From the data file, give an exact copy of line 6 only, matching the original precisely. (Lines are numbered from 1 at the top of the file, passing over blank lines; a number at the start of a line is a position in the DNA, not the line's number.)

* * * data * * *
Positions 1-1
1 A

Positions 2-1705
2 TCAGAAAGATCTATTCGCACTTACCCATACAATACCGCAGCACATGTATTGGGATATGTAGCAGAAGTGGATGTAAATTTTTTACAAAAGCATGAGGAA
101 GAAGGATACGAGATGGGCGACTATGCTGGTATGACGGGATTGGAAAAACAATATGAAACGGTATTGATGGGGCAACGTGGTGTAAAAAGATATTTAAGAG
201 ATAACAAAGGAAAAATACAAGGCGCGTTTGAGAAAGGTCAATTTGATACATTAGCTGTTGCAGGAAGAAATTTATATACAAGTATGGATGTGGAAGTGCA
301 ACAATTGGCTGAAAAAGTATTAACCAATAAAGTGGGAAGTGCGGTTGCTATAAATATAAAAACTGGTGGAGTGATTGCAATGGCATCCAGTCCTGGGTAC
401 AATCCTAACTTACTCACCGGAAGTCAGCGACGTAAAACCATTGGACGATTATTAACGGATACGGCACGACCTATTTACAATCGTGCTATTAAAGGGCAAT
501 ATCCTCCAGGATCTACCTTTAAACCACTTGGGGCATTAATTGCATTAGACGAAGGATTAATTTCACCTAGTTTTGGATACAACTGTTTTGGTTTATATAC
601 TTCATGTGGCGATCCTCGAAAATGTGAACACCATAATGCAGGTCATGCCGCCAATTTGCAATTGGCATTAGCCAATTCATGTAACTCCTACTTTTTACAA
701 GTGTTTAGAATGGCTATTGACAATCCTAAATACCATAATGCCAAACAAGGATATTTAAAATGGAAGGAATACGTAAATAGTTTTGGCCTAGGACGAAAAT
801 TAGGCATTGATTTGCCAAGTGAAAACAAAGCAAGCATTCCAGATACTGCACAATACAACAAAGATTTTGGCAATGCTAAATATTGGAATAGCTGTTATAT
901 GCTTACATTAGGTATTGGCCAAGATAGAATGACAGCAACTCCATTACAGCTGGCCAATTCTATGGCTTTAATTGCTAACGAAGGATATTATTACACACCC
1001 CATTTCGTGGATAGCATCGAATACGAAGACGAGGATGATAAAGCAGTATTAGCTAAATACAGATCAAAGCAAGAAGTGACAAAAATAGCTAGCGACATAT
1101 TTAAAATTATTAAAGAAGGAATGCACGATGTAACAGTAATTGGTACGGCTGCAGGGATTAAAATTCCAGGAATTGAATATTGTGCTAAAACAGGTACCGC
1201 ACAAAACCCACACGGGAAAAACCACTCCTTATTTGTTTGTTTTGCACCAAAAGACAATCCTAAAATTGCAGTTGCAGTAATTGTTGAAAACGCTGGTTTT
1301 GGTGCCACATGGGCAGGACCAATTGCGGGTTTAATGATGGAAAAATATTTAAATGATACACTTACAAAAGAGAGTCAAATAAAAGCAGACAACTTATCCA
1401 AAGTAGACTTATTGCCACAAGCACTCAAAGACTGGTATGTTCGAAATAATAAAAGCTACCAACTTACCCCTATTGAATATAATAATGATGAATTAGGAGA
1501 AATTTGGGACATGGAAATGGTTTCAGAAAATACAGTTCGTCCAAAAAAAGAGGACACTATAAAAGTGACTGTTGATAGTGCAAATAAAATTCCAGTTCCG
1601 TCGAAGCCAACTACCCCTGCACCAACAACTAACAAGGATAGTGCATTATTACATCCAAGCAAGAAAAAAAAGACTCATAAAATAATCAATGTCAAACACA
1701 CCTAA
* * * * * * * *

201 ATAACAAAGGAAAAATACAAGGCGCGTTTGAGAAAGGTCAATTTGATACATTAGCTGTTGCAGGAAGAAATTTATATACAAGTATGGATGTGGAAGTGCA